For those on either side of the vote to sternly judge the other’s morality and conscience is the only true intolerance in this debate and is a disservice to all Vermonters. I have Republican friends who will vote for this bill and Democratic friends who will vote against – and regardless of their vote, they will still be my friends and have my respect when this issue is resolved.
Vermont’s civil union law has extended the same state rights, responsibilities and benefits of marriage to same-sex couples. I believe our civil union law serves Vermont well and I would support congressional action to extend those benefits at the federal level to states that recognize same-sex unions. But like President Obama and other leaders on both sides of the aisle, I believe that marriage should remain between a man and woman.
As you know, it’s been a policy of mine not to announce whether or not I will veto a bill before it reaches my desk. But during these extraordinary times, the speculation about my decision has added to the anxiety of the moment and further diverts attention from our most pressing issues – and I cannot allow that to happen.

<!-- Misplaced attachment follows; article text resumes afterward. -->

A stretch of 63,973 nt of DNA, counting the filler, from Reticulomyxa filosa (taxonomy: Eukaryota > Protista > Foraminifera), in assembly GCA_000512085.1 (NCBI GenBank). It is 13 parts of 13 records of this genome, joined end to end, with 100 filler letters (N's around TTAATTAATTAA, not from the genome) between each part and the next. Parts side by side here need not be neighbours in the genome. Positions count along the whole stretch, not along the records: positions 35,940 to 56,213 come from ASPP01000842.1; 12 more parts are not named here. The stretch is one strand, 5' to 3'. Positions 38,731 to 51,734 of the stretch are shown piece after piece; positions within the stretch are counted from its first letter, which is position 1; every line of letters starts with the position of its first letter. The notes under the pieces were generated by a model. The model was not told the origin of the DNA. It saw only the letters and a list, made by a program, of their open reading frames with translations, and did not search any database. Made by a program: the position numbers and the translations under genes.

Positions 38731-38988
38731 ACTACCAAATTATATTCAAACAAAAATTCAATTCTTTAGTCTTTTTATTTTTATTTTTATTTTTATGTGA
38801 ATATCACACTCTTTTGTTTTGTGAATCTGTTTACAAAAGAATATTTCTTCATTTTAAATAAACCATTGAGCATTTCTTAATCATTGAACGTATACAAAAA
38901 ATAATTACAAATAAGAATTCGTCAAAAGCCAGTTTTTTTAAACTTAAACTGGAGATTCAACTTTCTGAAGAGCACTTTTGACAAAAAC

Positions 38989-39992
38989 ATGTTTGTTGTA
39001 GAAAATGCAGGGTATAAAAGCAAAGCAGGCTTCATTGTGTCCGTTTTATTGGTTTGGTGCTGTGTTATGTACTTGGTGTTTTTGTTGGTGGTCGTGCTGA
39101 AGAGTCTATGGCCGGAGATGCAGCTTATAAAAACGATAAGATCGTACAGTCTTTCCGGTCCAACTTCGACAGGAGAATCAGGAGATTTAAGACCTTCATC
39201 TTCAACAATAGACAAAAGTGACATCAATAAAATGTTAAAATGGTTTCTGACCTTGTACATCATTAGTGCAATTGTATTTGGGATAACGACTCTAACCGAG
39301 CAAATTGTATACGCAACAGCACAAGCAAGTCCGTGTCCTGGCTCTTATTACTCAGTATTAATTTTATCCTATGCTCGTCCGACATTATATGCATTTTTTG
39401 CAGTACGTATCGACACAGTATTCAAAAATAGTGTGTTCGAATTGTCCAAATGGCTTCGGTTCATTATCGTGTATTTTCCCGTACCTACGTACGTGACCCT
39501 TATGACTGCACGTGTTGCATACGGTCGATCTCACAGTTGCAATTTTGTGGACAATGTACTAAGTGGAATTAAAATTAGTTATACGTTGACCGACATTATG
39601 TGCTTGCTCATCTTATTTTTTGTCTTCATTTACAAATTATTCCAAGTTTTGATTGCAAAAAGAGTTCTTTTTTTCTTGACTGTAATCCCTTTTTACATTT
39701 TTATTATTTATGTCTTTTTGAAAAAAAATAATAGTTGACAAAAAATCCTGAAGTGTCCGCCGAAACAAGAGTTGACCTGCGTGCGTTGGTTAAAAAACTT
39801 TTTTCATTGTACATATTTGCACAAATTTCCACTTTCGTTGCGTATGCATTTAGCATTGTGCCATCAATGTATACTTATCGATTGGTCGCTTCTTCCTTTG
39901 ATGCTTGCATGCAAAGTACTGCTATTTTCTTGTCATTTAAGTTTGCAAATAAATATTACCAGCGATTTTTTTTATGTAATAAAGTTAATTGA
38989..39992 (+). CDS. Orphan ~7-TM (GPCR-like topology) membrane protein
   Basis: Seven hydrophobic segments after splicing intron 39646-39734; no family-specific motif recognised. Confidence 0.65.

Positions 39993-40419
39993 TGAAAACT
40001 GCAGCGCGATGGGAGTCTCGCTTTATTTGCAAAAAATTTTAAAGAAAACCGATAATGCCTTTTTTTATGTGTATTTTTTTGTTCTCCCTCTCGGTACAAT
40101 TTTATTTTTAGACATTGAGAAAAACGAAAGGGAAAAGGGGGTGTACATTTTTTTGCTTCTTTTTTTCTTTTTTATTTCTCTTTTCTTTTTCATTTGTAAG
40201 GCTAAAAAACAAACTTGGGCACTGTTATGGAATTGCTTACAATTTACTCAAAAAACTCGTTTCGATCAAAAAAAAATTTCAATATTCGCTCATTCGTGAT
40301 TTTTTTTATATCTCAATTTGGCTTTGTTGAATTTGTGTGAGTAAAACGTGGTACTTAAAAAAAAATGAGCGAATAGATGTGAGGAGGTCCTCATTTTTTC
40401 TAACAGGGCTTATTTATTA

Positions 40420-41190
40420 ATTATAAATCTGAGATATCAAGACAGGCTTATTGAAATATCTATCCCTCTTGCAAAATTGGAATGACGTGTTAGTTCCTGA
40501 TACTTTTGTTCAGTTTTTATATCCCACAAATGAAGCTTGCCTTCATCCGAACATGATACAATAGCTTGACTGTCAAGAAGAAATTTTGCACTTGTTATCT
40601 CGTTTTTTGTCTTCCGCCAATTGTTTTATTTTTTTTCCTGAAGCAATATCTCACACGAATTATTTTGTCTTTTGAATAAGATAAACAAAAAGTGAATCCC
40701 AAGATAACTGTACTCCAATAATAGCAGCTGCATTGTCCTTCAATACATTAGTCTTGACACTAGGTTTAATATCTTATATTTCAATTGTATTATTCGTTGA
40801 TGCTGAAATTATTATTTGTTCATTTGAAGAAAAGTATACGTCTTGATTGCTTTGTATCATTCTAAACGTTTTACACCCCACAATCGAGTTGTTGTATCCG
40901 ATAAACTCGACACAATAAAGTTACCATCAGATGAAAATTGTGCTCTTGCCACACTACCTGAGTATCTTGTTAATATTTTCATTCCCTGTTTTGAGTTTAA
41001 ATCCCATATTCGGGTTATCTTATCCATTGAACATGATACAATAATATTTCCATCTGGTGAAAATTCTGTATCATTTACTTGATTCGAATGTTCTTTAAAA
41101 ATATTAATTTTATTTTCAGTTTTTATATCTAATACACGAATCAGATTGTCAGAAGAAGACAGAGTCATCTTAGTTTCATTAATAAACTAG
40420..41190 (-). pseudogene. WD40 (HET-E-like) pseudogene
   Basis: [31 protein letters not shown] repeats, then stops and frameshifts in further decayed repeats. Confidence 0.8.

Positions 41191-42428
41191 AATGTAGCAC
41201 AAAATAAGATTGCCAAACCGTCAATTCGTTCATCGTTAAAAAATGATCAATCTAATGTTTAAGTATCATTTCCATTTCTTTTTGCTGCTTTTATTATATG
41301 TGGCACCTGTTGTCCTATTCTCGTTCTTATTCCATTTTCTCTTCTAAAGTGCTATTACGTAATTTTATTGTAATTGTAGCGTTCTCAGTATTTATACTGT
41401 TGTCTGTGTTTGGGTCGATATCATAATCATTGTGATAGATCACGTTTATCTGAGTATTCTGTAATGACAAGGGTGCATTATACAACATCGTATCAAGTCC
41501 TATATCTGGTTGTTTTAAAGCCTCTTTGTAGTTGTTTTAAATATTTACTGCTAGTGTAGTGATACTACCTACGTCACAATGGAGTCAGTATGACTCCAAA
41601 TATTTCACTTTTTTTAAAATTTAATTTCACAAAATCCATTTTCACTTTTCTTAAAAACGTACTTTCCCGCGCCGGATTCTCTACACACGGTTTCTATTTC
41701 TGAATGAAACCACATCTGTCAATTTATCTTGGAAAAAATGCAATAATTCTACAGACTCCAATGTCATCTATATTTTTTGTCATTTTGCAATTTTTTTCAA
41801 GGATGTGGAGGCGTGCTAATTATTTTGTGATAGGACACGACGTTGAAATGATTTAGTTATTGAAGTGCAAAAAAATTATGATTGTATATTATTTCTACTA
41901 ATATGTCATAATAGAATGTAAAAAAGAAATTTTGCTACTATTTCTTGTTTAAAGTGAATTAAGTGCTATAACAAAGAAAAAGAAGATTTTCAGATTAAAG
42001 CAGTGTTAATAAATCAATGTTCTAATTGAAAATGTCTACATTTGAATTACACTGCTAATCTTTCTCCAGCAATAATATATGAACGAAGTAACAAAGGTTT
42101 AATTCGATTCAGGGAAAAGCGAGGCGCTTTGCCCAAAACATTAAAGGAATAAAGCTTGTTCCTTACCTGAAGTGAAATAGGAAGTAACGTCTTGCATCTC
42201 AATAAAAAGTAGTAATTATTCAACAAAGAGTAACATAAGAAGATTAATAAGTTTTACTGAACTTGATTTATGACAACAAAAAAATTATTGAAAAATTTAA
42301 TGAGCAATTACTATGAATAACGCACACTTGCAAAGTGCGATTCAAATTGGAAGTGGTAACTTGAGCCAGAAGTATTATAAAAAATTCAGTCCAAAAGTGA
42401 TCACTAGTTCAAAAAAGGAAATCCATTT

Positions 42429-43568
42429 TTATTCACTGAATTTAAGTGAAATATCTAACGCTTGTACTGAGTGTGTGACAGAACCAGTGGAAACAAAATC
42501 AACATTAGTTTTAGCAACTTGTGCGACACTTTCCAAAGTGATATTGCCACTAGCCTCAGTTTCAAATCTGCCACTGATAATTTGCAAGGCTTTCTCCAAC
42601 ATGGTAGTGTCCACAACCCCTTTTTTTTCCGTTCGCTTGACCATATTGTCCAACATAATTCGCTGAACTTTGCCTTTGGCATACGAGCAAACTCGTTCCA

For those reasons and because I believe that by removing any uncertainty about my position we can move more quickly beyond this debate, I am announcing that I intend to veto this legislation when it reaches my desk.
On such an intensely divisive issue as this, I expect all members will vote as their individual conscience indicates and in the best interest of their districts, and not as the political leadership dictates. That said, I’m sure that legislative leaders would not have advanced this bill if they did not have the votes to override a veto. I will accept the outcome of their vote either way.
In the meantime, I will turn my attention and energy away from this issue and back to the issue that matters most to Vermonters: to growing our economy and creating good jobs.
I respect the passionate opinions of individuals on both sides of this debate and hope that when the Legislature makes their decision, whatever the outcome may be, we can move our state forward, toward a bright future for our children and grandchildren. We still have a great deal of work ahead of us and Vermonters are counting on us to work together to get the job done.”

This is of course specicous nonsense. The legislature is perfectly capable of tap-dancing and chewing gum at the same time. Moreover same-sex mariage would be a bonanza for the state’s coffers. Meanwhile on a related front Barney Frank gets specific on Antonin Scalia’s homophobia citing two fascinating passages from his dissents on important Supremes decisions.

Re. Lawrence vs. Texas: